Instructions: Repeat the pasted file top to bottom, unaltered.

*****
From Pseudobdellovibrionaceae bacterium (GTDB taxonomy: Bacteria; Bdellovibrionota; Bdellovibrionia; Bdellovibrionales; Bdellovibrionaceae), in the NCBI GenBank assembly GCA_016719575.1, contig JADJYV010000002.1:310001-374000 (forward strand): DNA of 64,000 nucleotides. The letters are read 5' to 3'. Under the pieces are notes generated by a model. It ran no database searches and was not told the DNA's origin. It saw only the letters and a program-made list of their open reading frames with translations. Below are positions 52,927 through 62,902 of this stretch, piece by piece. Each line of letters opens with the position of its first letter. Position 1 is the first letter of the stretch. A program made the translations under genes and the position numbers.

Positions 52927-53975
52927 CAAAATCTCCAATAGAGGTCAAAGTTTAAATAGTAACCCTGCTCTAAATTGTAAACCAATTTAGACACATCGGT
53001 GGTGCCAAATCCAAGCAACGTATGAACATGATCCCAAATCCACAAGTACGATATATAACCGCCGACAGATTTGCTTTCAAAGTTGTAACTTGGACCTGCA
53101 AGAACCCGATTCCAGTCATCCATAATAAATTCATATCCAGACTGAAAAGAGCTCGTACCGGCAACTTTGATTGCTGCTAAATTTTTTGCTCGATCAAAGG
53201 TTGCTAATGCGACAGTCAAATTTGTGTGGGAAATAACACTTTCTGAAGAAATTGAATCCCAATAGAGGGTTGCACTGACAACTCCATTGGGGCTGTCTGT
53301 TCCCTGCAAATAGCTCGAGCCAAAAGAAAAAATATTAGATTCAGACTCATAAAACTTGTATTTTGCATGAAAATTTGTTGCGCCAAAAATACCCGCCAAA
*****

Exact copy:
From Pseudobdellovibrionaceae bacterium (GTDB taxonomy: Bacteria; Bdellovibrionota; Bdellovibrionia; Bdellovibrionales; Bdellovibrionaceae), in the NCBI GenBank assembly GCA_016719575.1, contig JADJYV010000002.1:310001-374000 (forward strand): DNA of 64,000 nucleotides. The letters are read 5' to 3'. Under the pieces are notes generated by a model. It ran no database searches and was not told the DNA's origin. It saw only the letters and a program-made list of their open reading frames with translations. Below are positions 52,927 through 62,902 of this stretch, piece by piece. Each line of letters opens with the position of its first letter. Position 1 is the first letter of the stretch. A program made the translations under genes and the position numbers.

Positions 52927-53975
52927 CAAAATCTCCAATAGAGGTCAAAGTTTAAATAGTAACCCTGCTCTAAATTGTAAACCAATTTAGACACATCGGT
53001 GGTGCCAAATCCAAGCAACGTATGAACATGATCCCAAATCCACAAGTACGATATATAACCGCCGACAGATTTGCTTTCAAAGTTGTAACTTGGACCTGCA
53101 AGAACCCGATTCCAGTCATCCATAATAAATTCATATCCAGACTGAAAAGAGCTCGTACCGGCAACTTTGATTGCTGCTAAATTTTTTGCTCGATCAAAGG
53201 TTGCTAATGCGACAGTCAAATTTGTGTGGGAAATAACACTTTCTGAAGAAATTGAATCCCAATAGAGGGTTGCACTGACAACTCCATTGGGGCTGTCTGT
53301 TCCCTGCAAATAGCTCGAGCCAAAAGAAAAAATATTAGATTCAGACTCATAAAACTTGTATTTTGCATGAAAATTTGTTGCGCCAAAAATACCCGCCAAA